The ‘Art’ of Asturian Cider | Posted: 11 January 2018
The fishing village of Cudillero was where Steve first encountered Asturian cider
The flat Asturian cider is stored in traditional green glass bottles
An Asturian cider waiter pouring from on high

Inntravel’s Steve Jack plunges into the traditional world of cider production in ‘Green Spain’, and learns how to pour, drink and appreciate this refreshing Asturian tipple.

“How on earth can cider be an ‘art’ form?”, I hear you cry. Well, let me explain…

It was in the immensely pretty coastal village of Cudillero (think brightly painted houses clustered around a tiny harbour at the foot of wondrously green cliffs) that I first encountered authentic Asturian cider culture. And although I don’t remember the exact location of the sidrería, it must have been somewhere in the tiny maze of streets not far from the sea, and it made a lasting impression.

After all, I didn’t know, by that point, that real cider belonged in Spain. I knew of the scrumpies south-west of England, of course, and was even aware that the lush orchards of Normandy were capable of producing some decent cider as well as Calvados. But down here on the Iberian peninsula? Really?

But there I was, outside a little bar in the sunshine, fresh from a walk down from the hills, and finding myself in need of refreshment. And I observed the most curious ritual taking place just a few metres away: an animated, close-knit circle of blokes (a ‘huddle’ was the only way to describe them) was sharing around a few green bottles and just one glass. Puzzled and intrigued, I decided to find out more…

I discovered was that, for the people of Asturias, cider-drinking is part of their very culture; it is in their DNA. This, after all, is a drink whose importance by far outweighs that of beer or wine in this corner of Spain. And like all decent traditions, this one goes back a long way: ancient documents prove that the locals were quaffing sidra here as long ago as the 8th century. Today, the Asturians produces 80% of Spanish cider – anything up to 45 million litres a year, depending on the harvest. And they don’t let much of it get away, either: around 95% of the annual production is consumed by Asturians themselves, and the cider-drinking scene appears to be going from strength to strength.

Related Holidays & Further Information

Slow Train through Asturias

Stay in wonderful coastal villages and explore the Asturian capital of Oviedo on our wonderful new journey through northern Spain, on the iconic narrow-gauge FEVE railway.

More about our journeys by rail in Spain >

Picos de Europa

Alternatively, discover Green Spain’s mountains, gorges and coast on a village-to-village walking holiday featuring charming small hotels.

More about our hotel-to-hotel walking holidays in Asturias >

But back to that sidrería in Cudillero. For it is here, in the cider bars themselves, that the appreciation of this honey-coloured liquid is elevated to an art form. While the drink itself (around 6% ABV, or similar to a strong beer) is pretty ‘still’, it tastes much better when oxygenated. So you will often see a skilful escanciador (a cider-pouring waiter or barman) artfully decanting the drink, with the bottle at full stretch above his head and the glass down below waist level, in order to impart a little fizz.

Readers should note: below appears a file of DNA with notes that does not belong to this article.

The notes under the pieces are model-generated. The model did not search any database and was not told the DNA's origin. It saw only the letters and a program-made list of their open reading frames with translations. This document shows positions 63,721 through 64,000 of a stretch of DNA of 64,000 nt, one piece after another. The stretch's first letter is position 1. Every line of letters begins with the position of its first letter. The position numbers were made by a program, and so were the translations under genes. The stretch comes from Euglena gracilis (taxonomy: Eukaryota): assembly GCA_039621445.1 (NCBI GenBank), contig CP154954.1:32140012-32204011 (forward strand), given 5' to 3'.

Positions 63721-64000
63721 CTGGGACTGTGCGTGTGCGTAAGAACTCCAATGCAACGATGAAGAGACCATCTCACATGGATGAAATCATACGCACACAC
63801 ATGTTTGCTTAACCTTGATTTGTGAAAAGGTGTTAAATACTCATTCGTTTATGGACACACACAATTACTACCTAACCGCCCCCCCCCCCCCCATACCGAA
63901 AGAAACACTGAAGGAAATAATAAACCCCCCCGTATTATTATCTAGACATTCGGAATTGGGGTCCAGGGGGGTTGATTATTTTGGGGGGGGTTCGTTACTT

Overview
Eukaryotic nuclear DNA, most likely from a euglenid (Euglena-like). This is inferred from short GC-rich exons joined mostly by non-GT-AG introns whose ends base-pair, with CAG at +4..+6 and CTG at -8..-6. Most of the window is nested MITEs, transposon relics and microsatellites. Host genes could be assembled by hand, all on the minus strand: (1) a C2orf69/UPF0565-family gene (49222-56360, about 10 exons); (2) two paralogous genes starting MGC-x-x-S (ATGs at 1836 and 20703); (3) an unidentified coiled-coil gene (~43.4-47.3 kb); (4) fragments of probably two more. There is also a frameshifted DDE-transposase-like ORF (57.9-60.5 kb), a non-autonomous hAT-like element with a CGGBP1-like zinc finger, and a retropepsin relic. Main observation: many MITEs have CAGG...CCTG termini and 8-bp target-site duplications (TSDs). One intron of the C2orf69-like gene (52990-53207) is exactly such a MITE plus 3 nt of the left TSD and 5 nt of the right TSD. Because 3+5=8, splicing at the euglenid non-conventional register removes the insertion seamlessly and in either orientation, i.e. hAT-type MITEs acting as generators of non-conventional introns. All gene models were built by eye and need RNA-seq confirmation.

But don’t worry: there’s no expectation that you should be able to do this yourself. (Of course, you can try, as my Inntravel colleague Lauren did recently in Spain, but it’s a lot trickier than it looks!) No, it’s a chance for the bar staff to demonstrate their skills, honed over many years (and generations). They seem to barely even look at the glass or bottle as they pour, and are as likely to be chatting to a friend or regular customer over their shoulder as concentrating on what they’re doing. (Take a look at this short video to see an escanciador in action.)

As well as the apparent nonchalance of the display, the type of glass is also significant. Short and stubby in appearance, a wide, flat-bottomed variety seems to work best, and is again designed to maximise the cider’s fizz when poured from on high. Only a small amount (about one-fifth of a glass) is poured each time, with the drinker savouring the shot (culete or culín) in one go, before the fizz has had a chance to subside.

When drinking with friends, as I witnessed back at that bar, it is traditional to not only pour the cider for yourselves, but also to use just one glass. Each person leaves a little cider in the bottom before throwing it out onto the floor to ‘clean’ the glass for the next person to drink. This is why you will often notice a covering of sawdust on the floor of the most traditional sidrerías, and why the ritual can often appear to be – as it did to me – a kind of communal revelry which is more akin to a group hug than a mere meeting of friends.

So, the best way to appreciate Asturian cider for yourself is to get stuck in: head over to northern Spain, get along to a traditional sidrería… and start drinking.




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